Conflict Requires People to Talk with Each Other…I Mean Really Talk!

This month, we focus our content on conflict in the workplace.  You might be surprised to learn that as much as 25% of your workday is spent dealing with conflict. Why is conflict so prevalent in our lives? Find the answer in this YouTube clip.

Sylvia takes in-depth look at the topic of conflict with an insightful Q&A.

If you had to identify a primary source of workplace conflict, what would that be?

I think one major source of conflict in the workplace is the notable differences in personalities.

Often, instead of appreciating and valuing these differences, people find them annoying, frustrating, and downright problematic.  There is a part of each of us deep inside that wants everyone to be just like us.  Things would be so much simpler, wouldn’t they?  And yet, it is those fundamental personality differences that not only make life richer but also help us to see situations more clearly and comprehensively.

Many think conflict is a bad thing, but if channeled properly, it can be a source of release and actually help to improve a relationship or skill set.  Do you have any advice for approaching conflict in this manner?

Many of us initially view conflict as a bad thing because we’ve adopted the mindset of our parents and others who raised us.  We believe and think and act in alignment with what we saw modeled to us during those very impressionable years.  The good thing is that WE get to change that.  We don’t have to be stuck with all that baggage.  We can shift our negative mindset about conflict to one that is more open to the possibilities that conflict can bring:  opportunity to learn, opportunity to deepen relationships, opportunity to understand a situation from a different angle, opportunity to work through something challenging.  Conflict doesn’t have to be bad or scary.  Conflict can be a wonderful gift just waiting to be received.  It’s all a matter of how you view it.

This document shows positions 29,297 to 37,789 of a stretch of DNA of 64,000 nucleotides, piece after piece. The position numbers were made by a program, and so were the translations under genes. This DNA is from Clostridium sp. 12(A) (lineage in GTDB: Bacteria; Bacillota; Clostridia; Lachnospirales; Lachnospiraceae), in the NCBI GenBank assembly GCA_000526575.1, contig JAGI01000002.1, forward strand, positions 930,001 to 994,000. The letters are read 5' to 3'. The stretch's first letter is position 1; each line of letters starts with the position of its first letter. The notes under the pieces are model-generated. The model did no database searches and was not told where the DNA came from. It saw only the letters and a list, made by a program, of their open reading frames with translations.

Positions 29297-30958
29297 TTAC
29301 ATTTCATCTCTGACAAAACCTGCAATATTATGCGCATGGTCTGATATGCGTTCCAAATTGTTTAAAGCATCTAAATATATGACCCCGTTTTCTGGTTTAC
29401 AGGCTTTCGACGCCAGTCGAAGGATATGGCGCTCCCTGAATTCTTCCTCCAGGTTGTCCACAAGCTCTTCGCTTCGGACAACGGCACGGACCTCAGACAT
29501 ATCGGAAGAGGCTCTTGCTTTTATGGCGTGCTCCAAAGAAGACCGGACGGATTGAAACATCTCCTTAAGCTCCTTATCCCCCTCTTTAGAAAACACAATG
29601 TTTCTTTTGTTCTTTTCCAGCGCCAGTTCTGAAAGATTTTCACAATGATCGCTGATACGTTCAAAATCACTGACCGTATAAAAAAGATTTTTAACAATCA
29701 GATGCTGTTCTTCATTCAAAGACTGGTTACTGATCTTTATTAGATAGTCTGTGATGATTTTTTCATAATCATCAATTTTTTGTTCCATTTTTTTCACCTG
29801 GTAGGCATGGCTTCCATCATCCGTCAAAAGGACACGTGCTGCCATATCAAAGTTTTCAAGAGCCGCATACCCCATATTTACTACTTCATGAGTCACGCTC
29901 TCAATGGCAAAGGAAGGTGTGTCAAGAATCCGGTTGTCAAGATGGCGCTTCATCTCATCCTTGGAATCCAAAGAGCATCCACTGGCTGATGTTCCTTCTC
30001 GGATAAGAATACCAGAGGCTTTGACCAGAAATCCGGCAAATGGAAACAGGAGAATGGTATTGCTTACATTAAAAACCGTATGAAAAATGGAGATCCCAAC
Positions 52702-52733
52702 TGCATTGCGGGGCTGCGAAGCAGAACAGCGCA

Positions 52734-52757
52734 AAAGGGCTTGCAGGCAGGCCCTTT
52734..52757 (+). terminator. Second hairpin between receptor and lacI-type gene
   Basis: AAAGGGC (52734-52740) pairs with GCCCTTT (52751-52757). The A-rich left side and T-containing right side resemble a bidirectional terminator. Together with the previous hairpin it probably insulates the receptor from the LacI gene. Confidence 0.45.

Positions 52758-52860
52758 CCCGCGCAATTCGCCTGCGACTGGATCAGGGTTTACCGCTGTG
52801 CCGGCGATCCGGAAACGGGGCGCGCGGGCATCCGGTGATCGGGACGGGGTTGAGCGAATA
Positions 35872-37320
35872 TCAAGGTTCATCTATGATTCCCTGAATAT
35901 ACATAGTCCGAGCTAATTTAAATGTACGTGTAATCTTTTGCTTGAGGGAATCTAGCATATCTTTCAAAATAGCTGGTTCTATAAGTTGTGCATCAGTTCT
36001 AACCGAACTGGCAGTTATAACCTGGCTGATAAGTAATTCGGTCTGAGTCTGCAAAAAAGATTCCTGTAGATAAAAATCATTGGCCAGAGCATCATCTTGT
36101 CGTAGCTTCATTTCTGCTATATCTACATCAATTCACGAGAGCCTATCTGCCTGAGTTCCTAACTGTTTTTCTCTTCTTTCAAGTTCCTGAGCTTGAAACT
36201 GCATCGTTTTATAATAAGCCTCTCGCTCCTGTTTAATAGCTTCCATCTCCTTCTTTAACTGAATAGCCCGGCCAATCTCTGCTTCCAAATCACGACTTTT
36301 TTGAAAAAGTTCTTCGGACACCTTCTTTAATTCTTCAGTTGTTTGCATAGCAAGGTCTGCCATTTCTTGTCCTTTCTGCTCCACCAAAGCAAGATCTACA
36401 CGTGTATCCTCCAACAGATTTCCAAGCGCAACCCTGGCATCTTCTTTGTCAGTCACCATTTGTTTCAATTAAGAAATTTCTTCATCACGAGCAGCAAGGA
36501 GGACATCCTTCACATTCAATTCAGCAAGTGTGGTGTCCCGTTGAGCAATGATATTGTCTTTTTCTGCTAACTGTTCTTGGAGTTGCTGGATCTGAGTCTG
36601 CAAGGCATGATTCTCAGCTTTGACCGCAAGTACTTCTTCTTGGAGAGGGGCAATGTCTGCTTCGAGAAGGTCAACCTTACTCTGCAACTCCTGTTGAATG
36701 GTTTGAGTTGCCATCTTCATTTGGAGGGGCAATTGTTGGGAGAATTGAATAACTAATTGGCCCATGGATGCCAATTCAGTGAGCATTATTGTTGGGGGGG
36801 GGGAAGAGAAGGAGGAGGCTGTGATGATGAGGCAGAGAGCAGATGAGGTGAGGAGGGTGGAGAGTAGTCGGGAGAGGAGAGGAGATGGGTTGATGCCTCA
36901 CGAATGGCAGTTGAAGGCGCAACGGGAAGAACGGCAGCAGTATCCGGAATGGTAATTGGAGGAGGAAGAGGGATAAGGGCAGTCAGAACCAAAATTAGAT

How can an executive coach help in matters of conflict?

An executive coach can teach clients how to approach conflict in a creative way that brings people to reasonable, viable, win-win solutions.  Not surprisingly, many folks don’t know how to do this.  The coach also can guide clients through role play of various real life situations that currently involve conflict—or may involve conflict in the future.   Role play is especially beneficial, because the coaching venue is a totally confidential, emotionally safe environment that allows people to explore options and to listen to how they sound BEFORE they enter into live conversations where a lot is at stake.

Do you have anything else you would like to add on this topic?

People may want to start thinking about conflict as an opportunity to communicate with others on a deeper level—a level that opens the door to establishing real connections if both parties are amenable to it.  In this era of so much superficial communication (texting, emails, voice messaging, instant messaging, etc.) many of us have lost the ability to truly connect with another human being.  Perhaps some of us never had that ability in the first place.  Whatever the case, know that conflict requires people to actually talk with each other…I mean really talk.  And it is through those meaningful conversations that authentic relationships and connections are built.

Learn more about the topic of conflict in the most recent Launching Lives E-zine.

This entry was posted in Conflict and tagged , , , , , , , , , , , , , , , , , , , , , , , , , , , , , , , , . Bookmark the permalink.
0 comments